When God doesn’t seem to be good

This post originally appeared as an exclusive article in Kirk Cameron’s new community: The Campfire. To join, sign up here.

Few things in life are as daunting (and of course, enjoyable), as parenting. And few things in parenting are as challenging or heart-breaking, as discipline. No parent in their right mind, or with a good heart, enjoys discipline, even when it is necessary!

I’ve never had a child say to me, “Thanks Dad, I really appreciate your correction and training. I needed that rebuke. I think in the long run those consequences are more than appropriate. They will serve me well as I continue to grow and mature.”

That just doesn’t happen. Ever.

If we are honest, we’re not all that different when we are on the receiving end of discipline – God’s discipline.

Writing to a group of Christians enduring hardship, the writer of Hebrews reminds them, and us, that God is a Father, who out of love, disciplines his kids. While God’s love is always good, it is not always gentle.

“Endure hardship as discipline; God is treating you as his children…Moreover, we have all had human fathers who disciplined us and we respected them for it. How much more should we submit to the Father of spirits and live! They disciplined us for a little while as they thought best; but God disciplines us for our good, in order that we may share in his holiness” (Hebrews 12:7, 9-10).

Not all of our suffering or hardship is because of sin. We often suffer or endure trials because of someone’s else’s sin against us. We experience pain because we live in a fallen world. Hardships are sometimes the result of spiritual attacks. And some suffering is just mysterious, like Job’s. We never get an answer.

But some of our trials God is using for our training. God can, and does, use discipline to correct us, shape us, and save us. While not all of our suffering is because of sin, some of it is. Not someone else’s. But our own. Unwise decisions. Bad habits. Immaturity. Just to name a few! In Christ, God is our Father, we are his sons and daughters. And out of love, he disciplines us. He is training and correcting us, so that we might grow up and experience the life he wants to give us. He wants us to “share in his holiness.”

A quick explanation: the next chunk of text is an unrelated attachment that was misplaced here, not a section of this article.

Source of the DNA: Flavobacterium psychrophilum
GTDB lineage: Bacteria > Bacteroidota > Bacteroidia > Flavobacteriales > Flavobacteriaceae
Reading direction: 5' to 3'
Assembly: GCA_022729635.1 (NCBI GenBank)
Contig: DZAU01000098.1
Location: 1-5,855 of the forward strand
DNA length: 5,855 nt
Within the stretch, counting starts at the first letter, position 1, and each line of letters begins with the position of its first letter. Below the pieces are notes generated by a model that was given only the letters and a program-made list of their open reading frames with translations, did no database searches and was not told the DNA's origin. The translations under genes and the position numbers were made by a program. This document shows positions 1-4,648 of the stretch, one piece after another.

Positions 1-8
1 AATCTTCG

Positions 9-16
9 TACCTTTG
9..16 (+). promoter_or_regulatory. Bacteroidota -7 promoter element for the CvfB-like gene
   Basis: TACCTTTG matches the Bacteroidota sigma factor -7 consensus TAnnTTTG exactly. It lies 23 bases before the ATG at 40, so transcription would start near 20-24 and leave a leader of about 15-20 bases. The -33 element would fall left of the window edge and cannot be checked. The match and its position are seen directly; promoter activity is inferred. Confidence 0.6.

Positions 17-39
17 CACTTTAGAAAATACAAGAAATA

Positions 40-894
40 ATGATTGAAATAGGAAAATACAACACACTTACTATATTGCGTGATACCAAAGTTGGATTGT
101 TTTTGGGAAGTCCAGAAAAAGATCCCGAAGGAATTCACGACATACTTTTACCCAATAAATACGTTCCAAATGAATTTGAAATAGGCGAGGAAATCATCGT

God doesn’t just want us to get through our suffering; God wants us to grow through our suffering. And so we must be careful of not just enduring or trying to quickly escape our suffering. Instead, we need to allow God’s discipline to open our eyes and soften our hearts to parts of who we are that need change. That need God’s grace and truth.

In this way, enduring hardship because of discipline enables us to focus on what really matters. It realigns our priorities. Removes distractions, uproots idols, and purifies sinful desires. God’s discipline leads us back to Christ. Strengthens us. And causes us to rely more and more on him (2 Corinthians 1:8-9).

There is a “harvest” if we don’t give up or give in during difficult times when we sense we are being “trained” or disciplined by God. Which is why we are often commanded to be patient in suffering (James 5:7). We need to be careful of missing a future harvest because we are unwilling to endure a current hardship.

If God is disciplining you, be encouraged. He considers you his son or daughter. His discipline is out of love. He is remaking you. Growing you. Inviting you to share in his holiness. Don’t give up or grow discouraged. Repent where necessary. Run to the cross. Rely on the Holy Spirit. And remember that God’s love is always good, even when it is not gentle.

This post originally appeared as an exclusive article in Kirk Cameron’s new community: The Campfire. To join, sign up here.

Patrick Schwenk is a husband, father, pastor, and author. Along with his, wife, Patrick is the creator of For the Family and the author of For Better or For Kids: A Vow to Love Your Spouse with Kids in the House.


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